Sticker (messaging)

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A sticker is a detailed illustration of a character that represents an emotion or action that is a mix of cartoons and Japanese smiley-like "emojis". They have more variety than emoticons and have a basis from internet "reaction face" culture due to their ability to portray body language with a facial reaction. Stickers are elaborate, character-driven emoticons and give people a lightweight means to communicate through kooky animations.[1]


Stickers originated in Japan in 2011 when a Korean Internet company called Naver began developing Line in Japan. Due to the Tohoku earthquake and tsunami of 2011, many of the country's telecom networks were strained and the company's data-based calls and text messages worked better than regular calls and text messages. In early 2012, the app and the profile of the characters featured in Line’s sticker collections grew quickly, with the latter developing into cult figures.[2]

Use and model[edit]

Stickers are commonly downloadable for free, while online stores provide wider alternatives for a price. Sets may be devoted to specific themes, characters, as well as popular brands and media franchises such as Hello Kitty, Psy, and the Minions of Despicable Me.[1][3]

Up until 2013 stickers had predominantly been an Asian phenomenon, but seizing upon the success of companies like Line the U.S. market began to see entrants into the space. In 2012 and 2013 the founding of both Swyft Media[4] (formerly Text Pride) and Hi-Art[5] marked the first US companies to enter the sticker market.

Line managers generate around one third (30%) of their profit from stickers.[6] Stickers' commercial success led many companies to add them in their business models. Path 3.0 adds two major features in 2013 to their private social network. One of them is the Shop, part of Path’s ongoing effort to monetize its app that provides stickers to their users.[7][8] In April 2013, Facebook added stickers to their web chat with a Sticker Store.[9] Mobile messaging apps use stickers as a popular monetisation method; almost 40% of polled smartphone users actively use stickers, and more than a fifth of all the polled mobile users said they had paid for stickers/emoji in messaging apps at least once.[10]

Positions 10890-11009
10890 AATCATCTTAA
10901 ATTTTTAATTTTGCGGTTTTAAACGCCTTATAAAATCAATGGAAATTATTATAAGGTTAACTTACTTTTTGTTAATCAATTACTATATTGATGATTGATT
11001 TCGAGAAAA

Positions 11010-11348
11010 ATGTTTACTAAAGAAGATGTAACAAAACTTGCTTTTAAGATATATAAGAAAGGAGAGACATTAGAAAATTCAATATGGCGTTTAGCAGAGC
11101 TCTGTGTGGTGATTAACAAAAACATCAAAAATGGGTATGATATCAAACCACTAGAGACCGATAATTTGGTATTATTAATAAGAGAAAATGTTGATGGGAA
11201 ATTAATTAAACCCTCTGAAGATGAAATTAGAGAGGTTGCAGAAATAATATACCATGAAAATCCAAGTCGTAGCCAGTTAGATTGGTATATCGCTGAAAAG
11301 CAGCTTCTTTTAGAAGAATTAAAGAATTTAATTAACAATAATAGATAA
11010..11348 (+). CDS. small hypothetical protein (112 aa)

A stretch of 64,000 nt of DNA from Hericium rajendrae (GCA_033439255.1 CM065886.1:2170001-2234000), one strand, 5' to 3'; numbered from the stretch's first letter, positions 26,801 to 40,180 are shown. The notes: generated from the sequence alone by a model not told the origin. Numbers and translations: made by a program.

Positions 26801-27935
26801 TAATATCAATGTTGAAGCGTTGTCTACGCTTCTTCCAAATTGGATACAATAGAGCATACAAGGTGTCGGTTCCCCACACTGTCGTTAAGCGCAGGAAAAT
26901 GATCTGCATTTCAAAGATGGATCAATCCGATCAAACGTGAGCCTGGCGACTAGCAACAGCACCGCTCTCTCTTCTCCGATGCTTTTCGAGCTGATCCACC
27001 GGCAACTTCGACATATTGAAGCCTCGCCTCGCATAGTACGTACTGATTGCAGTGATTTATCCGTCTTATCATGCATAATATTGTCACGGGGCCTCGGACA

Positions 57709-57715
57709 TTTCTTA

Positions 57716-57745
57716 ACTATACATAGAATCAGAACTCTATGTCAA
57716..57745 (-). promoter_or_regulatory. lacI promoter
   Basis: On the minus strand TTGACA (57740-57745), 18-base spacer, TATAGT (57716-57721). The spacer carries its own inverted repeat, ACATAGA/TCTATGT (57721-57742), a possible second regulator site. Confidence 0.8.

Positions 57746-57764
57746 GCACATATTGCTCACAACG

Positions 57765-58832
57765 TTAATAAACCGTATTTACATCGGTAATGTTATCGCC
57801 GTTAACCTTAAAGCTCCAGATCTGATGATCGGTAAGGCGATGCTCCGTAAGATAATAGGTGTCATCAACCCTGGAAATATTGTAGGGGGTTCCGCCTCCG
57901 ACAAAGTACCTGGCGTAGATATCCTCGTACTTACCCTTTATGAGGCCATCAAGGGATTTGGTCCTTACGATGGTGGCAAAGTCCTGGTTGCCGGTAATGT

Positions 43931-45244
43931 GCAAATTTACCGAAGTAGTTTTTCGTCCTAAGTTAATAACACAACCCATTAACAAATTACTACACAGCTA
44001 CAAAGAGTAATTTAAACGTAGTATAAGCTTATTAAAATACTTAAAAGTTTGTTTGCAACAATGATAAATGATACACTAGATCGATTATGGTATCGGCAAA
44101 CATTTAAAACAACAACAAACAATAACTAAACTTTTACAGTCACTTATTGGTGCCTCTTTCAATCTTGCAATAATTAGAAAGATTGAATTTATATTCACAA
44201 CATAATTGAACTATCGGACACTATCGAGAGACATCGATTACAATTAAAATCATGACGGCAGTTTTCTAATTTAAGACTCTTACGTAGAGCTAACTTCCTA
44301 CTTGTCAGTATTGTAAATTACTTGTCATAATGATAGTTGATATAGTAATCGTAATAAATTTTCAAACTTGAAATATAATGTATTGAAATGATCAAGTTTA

1. ^ a b Van, Jennifer (2013-07-02). "Facebook affixes stickers to messages on Web | Internet & Media - CNET News". Retrieved 2013-08-16.
  2. ^ Russell, Jon (2013-07-12). "Stickers: From Japanese Craze to Global Messaging Phenomenon". Retrieved 2013-08-16.
  3. ^ Constine, Josh (2013-06-27). "Facebook Launches First Branded Stickers, Previewing A Potential Sponsorship Biz". TechCrunch. Retrieved 2013-08-16.
  4. ^ Griffith, Erin. "How one startup is turning emoji into cash". Time Inc. Retrieved January 28, 2015.
  5. ^ Gordon, Jeremy. "Cam'ron Now Has His Own Emojis". Retrieved December 9, 2014.
  6. ^ Lomas, Natasha (2013-05-09). "Line Reports Q1 2013 Earnings Of $58.9M: Half From Game In-App Purchases, 30% From Stickers, 80% From Japan". TechCrunch. Retrieved 2013-08-16.
  7. ^ Wang, Abigail (2013-07-03). "Facebook Stickers Now Available On the Web | News & Opinion". Retrieved 2013-08-16.
  8. ^ Panzarino, Matthew (2013-03-07). "Path Gets Private Messaging and Stickers". Retrieved 2013-08-16.
  9. ^ Constine, Josh (2013-07-02). "Facebook Brings Its Mobile Messaging Stickers To The Web As Their Designer Exits". TechCrunch. Retrieved 2013-08-16.
  10. ^ "Stickers are well known and actively used by almost 40% of smartphone uses (last two diagrams in the article)". TechCrunch. 2013-11-27.

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